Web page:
The Tomatometer rating – based on the published opinions of hundreds of film and television critics – is a trusted measurement of movie and TV programming quality for millions of moviegoers. It represents the percentage of professional critic reviews that are positive for a given film or television show.
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The Tomatometer is 60% or higher.
The Tomatometer is 59% or lower.
Movies and TV shows are Certified Fresh with a steady Tomatometer of 75% or higher after a set amount of reviews (80 for wide-release movies, 40 for limited-release movies, 20 for TV shows), including 5 reviews from Top Critics.
Percentage of users who rate a movie or TV show positively.
Von Trier has said he wanted to make a genre horror picture, but he couldn't even come up with a decent metaphor: The climax is out of a Grade C hack-'em-up with people chasing each other through the woods with axes and knives.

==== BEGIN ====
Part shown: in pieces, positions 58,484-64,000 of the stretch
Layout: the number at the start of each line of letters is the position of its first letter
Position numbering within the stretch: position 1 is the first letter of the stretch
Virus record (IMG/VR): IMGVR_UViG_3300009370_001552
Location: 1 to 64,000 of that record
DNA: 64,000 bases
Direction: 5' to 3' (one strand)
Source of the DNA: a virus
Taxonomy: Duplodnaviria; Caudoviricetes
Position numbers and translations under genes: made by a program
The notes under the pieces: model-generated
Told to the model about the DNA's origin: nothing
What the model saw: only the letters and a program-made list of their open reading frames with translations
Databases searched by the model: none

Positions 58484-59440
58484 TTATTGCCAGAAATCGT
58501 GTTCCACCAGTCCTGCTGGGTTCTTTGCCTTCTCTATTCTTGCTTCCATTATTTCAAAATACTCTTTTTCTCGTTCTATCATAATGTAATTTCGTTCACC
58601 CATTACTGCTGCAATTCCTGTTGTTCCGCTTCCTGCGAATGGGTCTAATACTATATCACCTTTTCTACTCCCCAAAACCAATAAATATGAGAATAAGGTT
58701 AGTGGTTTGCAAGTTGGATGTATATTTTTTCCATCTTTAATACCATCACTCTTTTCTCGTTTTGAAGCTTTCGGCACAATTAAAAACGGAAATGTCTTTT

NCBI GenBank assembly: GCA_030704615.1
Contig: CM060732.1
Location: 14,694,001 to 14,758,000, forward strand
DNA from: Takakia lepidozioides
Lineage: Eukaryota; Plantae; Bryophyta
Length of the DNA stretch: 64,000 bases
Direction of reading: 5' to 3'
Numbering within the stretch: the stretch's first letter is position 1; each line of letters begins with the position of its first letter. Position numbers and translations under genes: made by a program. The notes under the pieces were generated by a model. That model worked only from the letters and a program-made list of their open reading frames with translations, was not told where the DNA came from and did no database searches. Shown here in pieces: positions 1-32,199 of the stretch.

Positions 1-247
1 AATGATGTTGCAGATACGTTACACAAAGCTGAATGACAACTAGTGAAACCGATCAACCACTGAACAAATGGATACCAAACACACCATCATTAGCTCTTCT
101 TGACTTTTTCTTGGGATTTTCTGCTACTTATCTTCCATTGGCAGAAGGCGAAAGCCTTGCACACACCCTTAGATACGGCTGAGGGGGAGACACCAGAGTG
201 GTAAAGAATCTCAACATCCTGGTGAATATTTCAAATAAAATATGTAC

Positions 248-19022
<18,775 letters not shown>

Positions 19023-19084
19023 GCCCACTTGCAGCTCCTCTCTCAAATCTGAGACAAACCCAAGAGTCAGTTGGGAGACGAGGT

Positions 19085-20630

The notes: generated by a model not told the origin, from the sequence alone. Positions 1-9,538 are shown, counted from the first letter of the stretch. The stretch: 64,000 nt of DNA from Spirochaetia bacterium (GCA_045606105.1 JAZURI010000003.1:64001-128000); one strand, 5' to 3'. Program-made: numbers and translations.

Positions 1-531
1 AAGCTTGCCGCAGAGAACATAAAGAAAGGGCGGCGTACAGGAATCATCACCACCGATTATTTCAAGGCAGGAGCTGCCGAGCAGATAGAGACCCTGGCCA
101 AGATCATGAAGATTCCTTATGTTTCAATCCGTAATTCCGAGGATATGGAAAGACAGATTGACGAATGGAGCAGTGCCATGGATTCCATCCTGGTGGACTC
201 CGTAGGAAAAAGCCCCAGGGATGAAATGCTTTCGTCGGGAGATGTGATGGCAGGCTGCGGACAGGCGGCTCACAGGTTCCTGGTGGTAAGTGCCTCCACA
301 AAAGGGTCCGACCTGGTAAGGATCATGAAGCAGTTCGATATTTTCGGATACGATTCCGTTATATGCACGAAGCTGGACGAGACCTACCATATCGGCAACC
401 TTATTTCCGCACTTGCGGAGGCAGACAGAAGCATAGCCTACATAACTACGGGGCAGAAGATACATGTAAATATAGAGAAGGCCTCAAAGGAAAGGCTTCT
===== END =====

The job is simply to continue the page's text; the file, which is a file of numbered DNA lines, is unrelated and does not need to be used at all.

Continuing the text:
Though it's hard to deny the fierce purity of Gainsbourg's performance, Antichrist plays like an incoherent mix of Gothic horror claptrap and Bergmanesque power struggle. I was more bored and puzzled than shattered and provoked.
I'm inclined to agree with a colleague who told me he could swing with Antichrist when it was simply unstable but couldn't go with it when it turned insane. It's a useful distinction. And yet the first hour...is pretty stunning.
This is a classic case of a filmmaker believing he has found a greater truth and attempting with only middling success to regurgitate it in a film. And, like all vomit, you can kind-of see what it's composed of but the smell drives you away.
A word to the squeamish: there is no shame in leaving as the tools-and I use the word advisedly-come out. In a way, you will be getting the best of Antichrist, which until now has been a film of awkwardness, confusion, and great beauty.
A troubling but refreshing sense of an artist uncloaked. A violent conflict of ideas and images. Any satisfaction from loose ends tied and questions answered? Forget it. It's just not that sort of film.
Visually gorgeous to a fault and teeming with grandiose if often fascinating ideas that overwhelm the modest story that serves as their vehicle, this may be the least artistically successful film von Trier has ever made.
Lars von Trier cuts a big fat art-film fart with "Antichrist." As if deliberately courting critical abuse, the Danish bad boy densely packs this theological-psychological horror opus with grotesque, self-consciously provocative images.